Mainly, it seems, we… watch….. TV. Thirty-four hours of TV a week, in fact. We gorge ourselves on television. Our confused primate brains feel emotional connections with our favorite fictional characters, emotions that should be binding us to the person in the next easy chair.

We have our favorite dramas, and when the dramas get too heavy we can always switch to sitcoms. And if the sitcoms get too fake we can always move to reality TV, with reality scripted to fit in product placements for our favorite corn syrup soft drink. And we fill our brains with this for 34 hours a week. Which, if you do the math, is about how much leisure time you have now that the labor movement has given you forty hour bread labor weeks.

We have this leisure time in the palm of our hand. I know that most of you have a concept of intentional living, are thinking about living a life based on value consistent decisions. But on this weekend, a celebration of leisure that came at the cost of backbreaking work by the labor movement, I want to reiterate that leisure can take many different paths. Leisure might mean Fox News and HBO to most of America, but it doesn’t have to. Part of what has been given to us, part of what we are celebrating on Labor Day, is the choice of how to manifest our leisure time.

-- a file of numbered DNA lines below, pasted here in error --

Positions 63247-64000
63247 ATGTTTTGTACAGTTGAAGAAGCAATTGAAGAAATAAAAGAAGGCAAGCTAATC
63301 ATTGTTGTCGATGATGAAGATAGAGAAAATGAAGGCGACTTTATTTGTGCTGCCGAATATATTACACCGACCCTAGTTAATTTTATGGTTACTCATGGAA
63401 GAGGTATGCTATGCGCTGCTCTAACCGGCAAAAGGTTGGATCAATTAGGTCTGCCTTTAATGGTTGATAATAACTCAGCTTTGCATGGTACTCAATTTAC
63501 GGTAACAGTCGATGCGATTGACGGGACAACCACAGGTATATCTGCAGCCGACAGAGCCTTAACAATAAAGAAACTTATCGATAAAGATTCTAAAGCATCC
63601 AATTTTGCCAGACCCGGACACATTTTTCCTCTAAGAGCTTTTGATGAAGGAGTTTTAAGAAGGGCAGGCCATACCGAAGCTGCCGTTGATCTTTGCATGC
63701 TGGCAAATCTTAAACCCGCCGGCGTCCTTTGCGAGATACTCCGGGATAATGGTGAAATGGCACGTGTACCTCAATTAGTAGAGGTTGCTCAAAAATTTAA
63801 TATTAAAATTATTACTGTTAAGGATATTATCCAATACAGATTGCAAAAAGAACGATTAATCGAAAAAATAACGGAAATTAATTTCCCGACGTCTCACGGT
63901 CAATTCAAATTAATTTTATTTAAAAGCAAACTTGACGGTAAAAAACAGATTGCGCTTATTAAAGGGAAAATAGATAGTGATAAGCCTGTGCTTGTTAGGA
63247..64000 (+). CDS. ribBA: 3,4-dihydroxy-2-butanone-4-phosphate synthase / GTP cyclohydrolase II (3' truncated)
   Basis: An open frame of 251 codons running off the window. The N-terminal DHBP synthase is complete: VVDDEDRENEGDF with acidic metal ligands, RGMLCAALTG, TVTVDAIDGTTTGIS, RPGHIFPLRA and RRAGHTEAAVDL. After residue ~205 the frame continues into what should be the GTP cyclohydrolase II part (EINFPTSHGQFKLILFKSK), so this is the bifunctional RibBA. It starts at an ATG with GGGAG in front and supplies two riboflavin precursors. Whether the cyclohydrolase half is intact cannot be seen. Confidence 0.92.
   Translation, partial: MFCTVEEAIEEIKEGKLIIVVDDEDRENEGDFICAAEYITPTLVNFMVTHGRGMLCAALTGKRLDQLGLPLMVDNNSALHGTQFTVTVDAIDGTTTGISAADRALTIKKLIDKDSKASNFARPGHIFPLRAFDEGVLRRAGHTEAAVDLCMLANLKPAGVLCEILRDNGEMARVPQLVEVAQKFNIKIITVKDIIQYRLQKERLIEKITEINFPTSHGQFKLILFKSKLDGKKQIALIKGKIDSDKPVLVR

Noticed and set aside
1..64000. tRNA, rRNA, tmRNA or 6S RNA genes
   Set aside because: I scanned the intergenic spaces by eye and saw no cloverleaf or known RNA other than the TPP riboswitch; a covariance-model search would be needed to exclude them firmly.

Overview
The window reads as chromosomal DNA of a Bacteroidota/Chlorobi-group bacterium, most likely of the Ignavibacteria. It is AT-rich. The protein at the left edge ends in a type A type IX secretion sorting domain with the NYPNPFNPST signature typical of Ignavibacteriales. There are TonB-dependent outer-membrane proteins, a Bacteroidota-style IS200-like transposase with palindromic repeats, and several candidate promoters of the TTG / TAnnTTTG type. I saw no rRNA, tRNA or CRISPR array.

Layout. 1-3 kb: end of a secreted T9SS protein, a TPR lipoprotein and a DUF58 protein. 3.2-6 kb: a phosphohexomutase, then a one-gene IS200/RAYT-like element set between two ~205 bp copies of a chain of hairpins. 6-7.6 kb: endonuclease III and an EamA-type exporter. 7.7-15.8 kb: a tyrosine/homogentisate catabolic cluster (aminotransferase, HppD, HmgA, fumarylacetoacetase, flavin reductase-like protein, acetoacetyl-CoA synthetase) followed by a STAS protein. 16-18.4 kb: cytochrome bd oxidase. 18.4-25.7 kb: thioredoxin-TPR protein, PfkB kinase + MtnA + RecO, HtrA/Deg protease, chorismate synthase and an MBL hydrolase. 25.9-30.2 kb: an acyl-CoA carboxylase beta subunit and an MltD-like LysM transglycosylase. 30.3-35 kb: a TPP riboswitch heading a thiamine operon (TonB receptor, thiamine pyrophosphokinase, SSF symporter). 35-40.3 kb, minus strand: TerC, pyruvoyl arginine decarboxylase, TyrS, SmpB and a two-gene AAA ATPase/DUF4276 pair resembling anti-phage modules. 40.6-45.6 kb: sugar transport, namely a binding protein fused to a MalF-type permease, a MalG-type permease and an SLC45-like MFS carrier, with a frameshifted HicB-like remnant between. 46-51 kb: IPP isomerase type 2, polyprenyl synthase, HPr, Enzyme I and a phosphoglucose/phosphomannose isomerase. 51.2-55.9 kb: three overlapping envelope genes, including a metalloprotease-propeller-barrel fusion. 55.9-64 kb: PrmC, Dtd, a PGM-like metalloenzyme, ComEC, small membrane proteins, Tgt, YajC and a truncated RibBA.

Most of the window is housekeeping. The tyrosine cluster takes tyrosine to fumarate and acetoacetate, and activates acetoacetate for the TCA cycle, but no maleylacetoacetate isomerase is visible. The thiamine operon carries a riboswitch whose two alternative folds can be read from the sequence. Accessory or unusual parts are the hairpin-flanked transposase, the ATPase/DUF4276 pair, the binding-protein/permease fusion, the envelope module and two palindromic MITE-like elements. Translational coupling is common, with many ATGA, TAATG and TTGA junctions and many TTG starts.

Leisure could manifest itself as a quiet afternoon spent reading Stienbeck. It may be watching a *carefully selected* television show curled on the couch with your family. Leisure could be a stroll through the farmer’s market rows of perfect peppers. 

Leisure could be taking a minute out of your day to sign a petition on a local issue, or spending two hours waving a poster board emblazoned with a peace sign.

Leisure could be getting to church half an hour early to volunteer as a greeter, staying an hour after to put up tables.

Leisure could be dedicating yourself to catching up on local events *before* you walk into the voting booth.

Leisure could be walking into the voting booth.

Leisure could be spending a day picking up litter at a local stream or it could be bagging up potatoes for two hours at Crosslines.